Demographic factors in migrant-sending countries can influence international migration flows. But when migrants move across borders, they can also influence the pace of demographic transition in their countries of origin. This is because migrants, who predominantly move on a temporary basis, encounter new fertility norms in their host countries and then bring them back home. These new fertility norms can be higher or lower than those in their country of origin. So the new fertility norms that result from migration flows can either accelerate or slow down a demographic transition in migrant-sending countries.
The movement of migrants across political borders can influence fertility in the country of origin.
International migration can influence fertility in either direction, depending on whether it is higher or lower in the host country than in the country of origin.
Returning migrants can bring home the fertility norms they encountered while abroad.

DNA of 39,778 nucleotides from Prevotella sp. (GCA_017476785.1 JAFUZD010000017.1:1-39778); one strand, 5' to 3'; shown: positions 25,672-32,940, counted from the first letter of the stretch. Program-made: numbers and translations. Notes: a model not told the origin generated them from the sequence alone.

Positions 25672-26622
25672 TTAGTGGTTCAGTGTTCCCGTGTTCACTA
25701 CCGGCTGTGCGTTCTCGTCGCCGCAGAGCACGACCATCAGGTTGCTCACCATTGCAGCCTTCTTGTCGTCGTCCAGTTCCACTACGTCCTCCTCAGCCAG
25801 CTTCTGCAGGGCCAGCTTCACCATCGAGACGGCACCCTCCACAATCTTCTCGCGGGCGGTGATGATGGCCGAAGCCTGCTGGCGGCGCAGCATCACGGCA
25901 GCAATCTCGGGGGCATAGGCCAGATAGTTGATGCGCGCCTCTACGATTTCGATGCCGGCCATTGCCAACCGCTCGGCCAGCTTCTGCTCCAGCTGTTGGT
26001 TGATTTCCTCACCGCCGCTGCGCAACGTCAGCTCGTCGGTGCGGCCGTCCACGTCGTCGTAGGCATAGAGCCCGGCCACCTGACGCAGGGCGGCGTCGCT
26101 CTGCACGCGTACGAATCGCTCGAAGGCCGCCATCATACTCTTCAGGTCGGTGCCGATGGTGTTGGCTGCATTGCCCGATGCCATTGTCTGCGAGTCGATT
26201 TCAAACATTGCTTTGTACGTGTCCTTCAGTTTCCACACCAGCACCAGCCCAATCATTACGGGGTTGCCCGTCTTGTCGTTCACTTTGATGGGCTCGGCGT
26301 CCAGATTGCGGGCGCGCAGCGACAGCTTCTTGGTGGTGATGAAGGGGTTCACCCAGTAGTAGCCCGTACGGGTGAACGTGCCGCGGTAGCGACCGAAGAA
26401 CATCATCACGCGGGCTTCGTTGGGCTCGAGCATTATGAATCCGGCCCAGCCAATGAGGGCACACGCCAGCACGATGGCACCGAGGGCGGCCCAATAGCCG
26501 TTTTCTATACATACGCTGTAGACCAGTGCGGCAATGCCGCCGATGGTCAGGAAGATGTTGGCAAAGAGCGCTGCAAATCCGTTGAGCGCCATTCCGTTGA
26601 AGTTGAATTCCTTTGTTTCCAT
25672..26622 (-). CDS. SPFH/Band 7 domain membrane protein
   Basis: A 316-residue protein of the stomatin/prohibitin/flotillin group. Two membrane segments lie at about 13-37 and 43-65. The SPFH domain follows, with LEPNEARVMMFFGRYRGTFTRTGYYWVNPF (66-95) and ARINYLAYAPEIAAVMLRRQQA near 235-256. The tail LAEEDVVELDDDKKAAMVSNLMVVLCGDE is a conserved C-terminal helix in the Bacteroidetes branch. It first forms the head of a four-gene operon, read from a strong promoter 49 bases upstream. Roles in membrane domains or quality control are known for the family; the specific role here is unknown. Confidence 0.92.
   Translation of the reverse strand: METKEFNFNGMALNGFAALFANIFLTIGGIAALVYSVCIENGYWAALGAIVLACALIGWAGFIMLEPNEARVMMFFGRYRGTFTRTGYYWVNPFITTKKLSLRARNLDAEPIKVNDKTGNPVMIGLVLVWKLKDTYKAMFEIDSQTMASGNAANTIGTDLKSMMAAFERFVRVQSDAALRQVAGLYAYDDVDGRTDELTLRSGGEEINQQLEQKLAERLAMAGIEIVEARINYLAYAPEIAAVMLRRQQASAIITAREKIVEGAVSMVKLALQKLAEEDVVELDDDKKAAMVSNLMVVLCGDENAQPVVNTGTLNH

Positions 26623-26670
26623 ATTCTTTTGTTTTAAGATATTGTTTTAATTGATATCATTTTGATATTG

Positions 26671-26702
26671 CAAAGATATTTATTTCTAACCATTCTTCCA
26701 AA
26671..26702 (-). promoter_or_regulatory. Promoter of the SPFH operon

Migrant couples often have more children than non-migrant couples, e.g. Egyptian couples with a past migration experience in other Arab countries have a higher number of children than non-migrant couples do.
It is difficult to separate the effects of the transfer of norms from the other effects of a past migration experience, such as improvements in households’ economic conditions.
The decision to migrate (and return) might be correlated with individual fertility preferences.
Egypt is the only country for which evidence from household-level data on the transfer of fertility norms controls for non-random selection into migration.
The possible multiplier effects on non-migrants who encounter returnees have not yet been explored.